Works for other clients are normally done differently. They have a full packet of money to spend on several projects. A contractor may be working fast but the payment system cannot ensure his payment. Generally, if project budgets are kept isolated from other projects, then payment is easier and well organised. But there are commitments, and when it comes to total commitments in 2018, they do not match the budget. This will be a problem. That is why we focus on oil and gas.
A road project can be better than a certain oil and gas project, but if you do not get paid, there is no business. Oil and gas has a very professional community. There have been many years of professional management of any issues that come up. It is a much more mature market to work in than certain other areas.
Has the push for local content changed the landscape of the construction sector?
For construction companies, subcontracting and procurement is about 60% of the work that you do. The vast majority of this we buy in Oman, such as products made in Oman by true local manufacturers including cement and tiles. The vast majority of our procurement goes to local content.
At the moment, our local content is close to 20-30%. We have been higher and we have been lower.
There are initiatives to put Omanis to work. However, the people that are available are all fresh. You cannot put a fresh worker on a job that requires experience. Thus, there is only so much we can do. We are having great difficulty in getting Omanis doing work such as excavation, steel fixing shuttering, pouring concrete, bricklaying and the like. There are not enough local people available to do the job for us. Even in the future, there will be quite a few expats still doing that work.
In which areas of Oman do you see the most enticing prospects?
We see that some of the freezones have exciting opportunities and we want to be part of those developments. The developments we see announced in the downstream are probably the biggest we have ever seen. It looks positive.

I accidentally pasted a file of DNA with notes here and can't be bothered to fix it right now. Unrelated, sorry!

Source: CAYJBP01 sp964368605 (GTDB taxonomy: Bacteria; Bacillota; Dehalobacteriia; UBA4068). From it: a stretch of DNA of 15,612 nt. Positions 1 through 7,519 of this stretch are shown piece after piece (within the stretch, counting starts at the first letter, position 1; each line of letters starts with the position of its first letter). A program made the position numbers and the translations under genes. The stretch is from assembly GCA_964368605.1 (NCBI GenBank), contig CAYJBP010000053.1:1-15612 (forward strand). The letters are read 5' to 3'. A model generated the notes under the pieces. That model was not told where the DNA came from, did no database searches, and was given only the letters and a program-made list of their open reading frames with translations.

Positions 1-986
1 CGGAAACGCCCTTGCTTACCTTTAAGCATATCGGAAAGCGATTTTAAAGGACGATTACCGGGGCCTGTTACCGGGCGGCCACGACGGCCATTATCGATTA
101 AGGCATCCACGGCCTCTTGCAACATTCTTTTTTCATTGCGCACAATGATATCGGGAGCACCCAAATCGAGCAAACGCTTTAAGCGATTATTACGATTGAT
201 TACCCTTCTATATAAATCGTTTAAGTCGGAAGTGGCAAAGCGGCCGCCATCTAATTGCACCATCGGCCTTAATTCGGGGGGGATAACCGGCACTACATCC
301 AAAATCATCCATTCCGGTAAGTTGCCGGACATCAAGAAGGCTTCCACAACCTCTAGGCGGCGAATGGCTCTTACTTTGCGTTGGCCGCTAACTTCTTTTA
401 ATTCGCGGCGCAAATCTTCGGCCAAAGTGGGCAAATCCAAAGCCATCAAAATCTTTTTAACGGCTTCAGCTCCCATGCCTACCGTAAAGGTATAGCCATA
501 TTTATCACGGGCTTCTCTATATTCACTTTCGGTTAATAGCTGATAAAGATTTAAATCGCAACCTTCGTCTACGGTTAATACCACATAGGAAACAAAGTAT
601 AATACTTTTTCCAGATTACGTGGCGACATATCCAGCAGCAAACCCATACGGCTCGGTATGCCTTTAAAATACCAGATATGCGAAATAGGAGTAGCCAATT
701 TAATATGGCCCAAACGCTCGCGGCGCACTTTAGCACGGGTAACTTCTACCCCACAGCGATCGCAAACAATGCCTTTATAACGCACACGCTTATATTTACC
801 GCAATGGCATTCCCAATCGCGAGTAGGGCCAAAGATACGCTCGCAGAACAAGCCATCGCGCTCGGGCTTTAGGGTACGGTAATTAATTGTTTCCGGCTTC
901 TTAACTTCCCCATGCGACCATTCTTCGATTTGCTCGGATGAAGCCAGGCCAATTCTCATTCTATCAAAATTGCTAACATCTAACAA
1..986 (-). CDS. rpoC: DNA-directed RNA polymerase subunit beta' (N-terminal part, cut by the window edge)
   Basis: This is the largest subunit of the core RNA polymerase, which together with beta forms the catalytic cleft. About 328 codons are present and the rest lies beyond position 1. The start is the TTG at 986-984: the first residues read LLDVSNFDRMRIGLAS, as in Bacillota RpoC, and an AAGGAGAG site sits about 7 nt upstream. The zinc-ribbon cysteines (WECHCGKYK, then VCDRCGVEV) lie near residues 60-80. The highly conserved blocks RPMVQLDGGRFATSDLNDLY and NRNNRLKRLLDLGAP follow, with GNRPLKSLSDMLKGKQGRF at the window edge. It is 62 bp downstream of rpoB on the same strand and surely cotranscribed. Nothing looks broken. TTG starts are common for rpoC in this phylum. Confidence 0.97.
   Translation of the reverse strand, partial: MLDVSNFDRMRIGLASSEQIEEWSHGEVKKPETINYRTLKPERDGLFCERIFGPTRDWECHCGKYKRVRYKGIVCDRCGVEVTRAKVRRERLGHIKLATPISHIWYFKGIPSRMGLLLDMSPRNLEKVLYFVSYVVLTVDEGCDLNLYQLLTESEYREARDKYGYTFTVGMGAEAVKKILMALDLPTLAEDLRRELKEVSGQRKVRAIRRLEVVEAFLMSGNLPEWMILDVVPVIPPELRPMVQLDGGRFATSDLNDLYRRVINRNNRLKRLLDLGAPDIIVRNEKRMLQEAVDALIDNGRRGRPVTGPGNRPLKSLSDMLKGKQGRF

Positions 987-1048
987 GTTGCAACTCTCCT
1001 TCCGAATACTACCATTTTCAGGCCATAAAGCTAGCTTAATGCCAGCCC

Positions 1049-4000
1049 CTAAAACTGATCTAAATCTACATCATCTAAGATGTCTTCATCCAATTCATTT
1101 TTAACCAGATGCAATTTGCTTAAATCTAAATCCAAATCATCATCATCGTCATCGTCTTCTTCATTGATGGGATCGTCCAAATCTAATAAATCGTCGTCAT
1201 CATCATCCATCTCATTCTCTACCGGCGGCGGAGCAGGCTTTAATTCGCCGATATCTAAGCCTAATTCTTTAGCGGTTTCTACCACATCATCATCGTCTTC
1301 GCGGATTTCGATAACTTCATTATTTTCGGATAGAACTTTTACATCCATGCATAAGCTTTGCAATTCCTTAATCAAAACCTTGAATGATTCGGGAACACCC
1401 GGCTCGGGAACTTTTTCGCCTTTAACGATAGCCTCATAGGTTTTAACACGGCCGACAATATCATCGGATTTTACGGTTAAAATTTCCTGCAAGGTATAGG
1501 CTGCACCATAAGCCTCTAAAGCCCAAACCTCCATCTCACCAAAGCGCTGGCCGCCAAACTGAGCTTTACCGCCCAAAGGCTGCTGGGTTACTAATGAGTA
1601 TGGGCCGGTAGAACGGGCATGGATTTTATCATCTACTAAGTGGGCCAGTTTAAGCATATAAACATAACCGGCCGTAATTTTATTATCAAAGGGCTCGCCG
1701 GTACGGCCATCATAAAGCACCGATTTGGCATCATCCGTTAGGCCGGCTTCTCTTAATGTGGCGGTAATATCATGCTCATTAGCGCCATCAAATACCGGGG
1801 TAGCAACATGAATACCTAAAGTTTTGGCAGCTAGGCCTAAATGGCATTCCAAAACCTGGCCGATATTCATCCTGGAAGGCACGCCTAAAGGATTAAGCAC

There are plenty of opportunities for work. SEZAD [Special Economic Zone Authority at Duqm] is a nice place to work. BP is also a good client. The Duqm Refinery will start in a few years and when it finishes, we will have to look for other locations to work.
You cannot have constant work in construction. When it is finished, you cannot expect that you will continue in the same place. When you are our size, you have to have your legs in different places. That is what we are doing. This presents opportunities for Omani people to work in neighbouring countries.
Are you looking at contracts in other markets as well?
Oman is where we started and where we have grown up, but it is shrinking, and we are growing. The cap no longer fits. We have to be growing outside of Oman because the oil price is around USD 60-70 per barrel. If the oil prices remain in the USD 60-per-barrel range, it will not be enough to run the country. There will be limitations on development. Due to this, we have to work outside of the country.
There is a certain culture of working in the Middle East. I understand the way of working in Africa because I have worked there for a long time. India has significant potential. We are working on that continuously. Additionally, we have placed some people in Kuwait to actively start doing work.